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May 18, 2012

Profile 14mm Mini Cassette Hub Overhaul

Overhauling Profile 14mm Mini Rear Hubs is not terribly complicated. You just need new bearings, 2 7/8″ or 22mm box wrenches, or a couple of medium crescent wrenches, your bike’s axle slots, and a rag.

Overhauling your hubs is not something that needs to be done more than once or twice a year, unless you ride 3 or 4 hours a day, everyday. Then you might need to do it 3 or 4 times a year, but the point is that you shouldn’t take your hubs apart just for the sake of taking your hub apart.

you should inspect all of the hub’s part before you begin to reassemble it, to ensure that the hub will perform as close to new as possible when you’re done. Inspect the hub flanges for cracks, and make sure that the axle doesn’t appear bent, bashed, worn, stripped, or cracked. You should also inspect the ratchet ring for wear. A good rule of thumb is that if your hub isn’t skipping constantly, then your ratchet ring is fine. Overhauling our drivers is covered on this page.

click to enlarge

Mini Rear 14mm Axle Hub parts:

  • a. Axle nut and washer (2)
  • b. Non-drive side locknut (1)
  • c. Non- Drive Cone Spacer (1)
  • d. Hub Bearings (mfg #6903) (2)
  • e. 14mm Center Axle (1)
  • f. Hub Shell (1)
  • g. driver spacer (1)
  • h. driver (1)
  • i. drive-side lock nut (1)

1. Taking a 14mm Profile Mini Cassette Hub apart is simple. Remove the wheel from the frame, and remove the axle nuts and your pegs. Remove one of the locknut, it will most likely be the drive side nut that loosens, but it doesn’t make a huge difference if the non-drive side bolt loosens first.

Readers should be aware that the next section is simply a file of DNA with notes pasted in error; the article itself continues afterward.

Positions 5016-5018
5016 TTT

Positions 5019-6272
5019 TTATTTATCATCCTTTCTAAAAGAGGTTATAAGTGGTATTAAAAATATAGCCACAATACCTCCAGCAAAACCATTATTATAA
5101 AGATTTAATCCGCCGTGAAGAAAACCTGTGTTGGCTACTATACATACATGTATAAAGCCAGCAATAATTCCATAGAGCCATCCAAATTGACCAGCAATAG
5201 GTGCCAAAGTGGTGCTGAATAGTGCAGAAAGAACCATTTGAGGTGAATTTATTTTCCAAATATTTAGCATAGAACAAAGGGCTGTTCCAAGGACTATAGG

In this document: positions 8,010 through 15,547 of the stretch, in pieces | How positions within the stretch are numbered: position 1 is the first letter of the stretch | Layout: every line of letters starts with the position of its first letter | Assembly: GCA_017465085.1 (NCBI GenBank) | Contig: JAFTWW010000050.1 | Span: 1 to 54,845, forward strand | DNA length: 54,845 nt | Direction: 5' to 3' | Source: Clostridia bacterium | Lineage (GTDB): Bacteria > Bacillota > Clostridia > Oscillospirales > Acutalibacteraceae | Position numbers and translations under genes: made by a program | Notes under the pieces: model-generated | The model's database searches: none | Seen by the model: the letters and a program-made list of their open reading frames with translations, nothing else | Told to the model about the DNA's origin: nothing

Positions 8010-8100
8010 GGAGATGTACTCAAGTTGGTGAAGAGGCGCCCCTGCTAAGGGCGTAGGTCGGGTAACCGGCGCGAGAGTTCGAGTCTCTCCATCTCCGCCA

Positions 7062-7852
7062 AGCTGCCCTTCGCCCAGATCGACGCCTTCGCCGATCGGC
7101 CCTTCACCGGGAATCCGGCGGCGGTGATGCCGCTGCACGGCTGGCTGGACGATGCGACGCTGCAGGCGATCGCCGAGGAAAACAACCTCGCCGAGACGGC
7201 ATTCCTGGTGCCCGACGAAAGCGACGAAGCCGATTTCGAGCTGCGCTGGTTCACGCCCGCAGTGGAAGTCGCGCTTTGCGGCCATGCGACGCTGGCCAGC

2. Take a hammer and hit the end of the axle on the side without the lock nut. This should pop the axle through the other side of the hub.

3. You’ll be left with one bearing still in the hub body, and the axle with one bearing and a locknut still on it.

4. If you have a vice, you can clamp the center of the axle, to remove the other locknut. If you don’t have a vice, then you can thread the lock nut back onto the axle about halfway, and then use your axle nut to clamp the axle on the dropout of your frame.

5. Now you can loosen the remaining lock nut and remove the remaining bearing.

6. Slide the axle back through the hub and the bearing that remains in the hub. Hit the axle with the hammer to remove the remaining bearing. Now you can clean all dirt, grease, oil, and debris from the parts of your hub.

7. Inspect your axle for damage to the threads and the bearing seats, and slide the new bearing and the cone spacer onto the non-drive side of the axle. You can use some blue loc-tite on the final few threads where the locknut will sit when it’s fully tightened. If you are installing hub shims, they should slide on before the bearing.

8. Slide the axle into the hub-body.

9. On the drive side, slide the hub shim, if needed, the hub body bearing, and the driver spacer onto the axle.

10. You should probably clean your driver a little better than I did for this exercise. When you’re cleaning, remove the pawls and springs over a light colored rag so that you don’t drop them. Once you’re finished cleaning, slide the driver on the axle.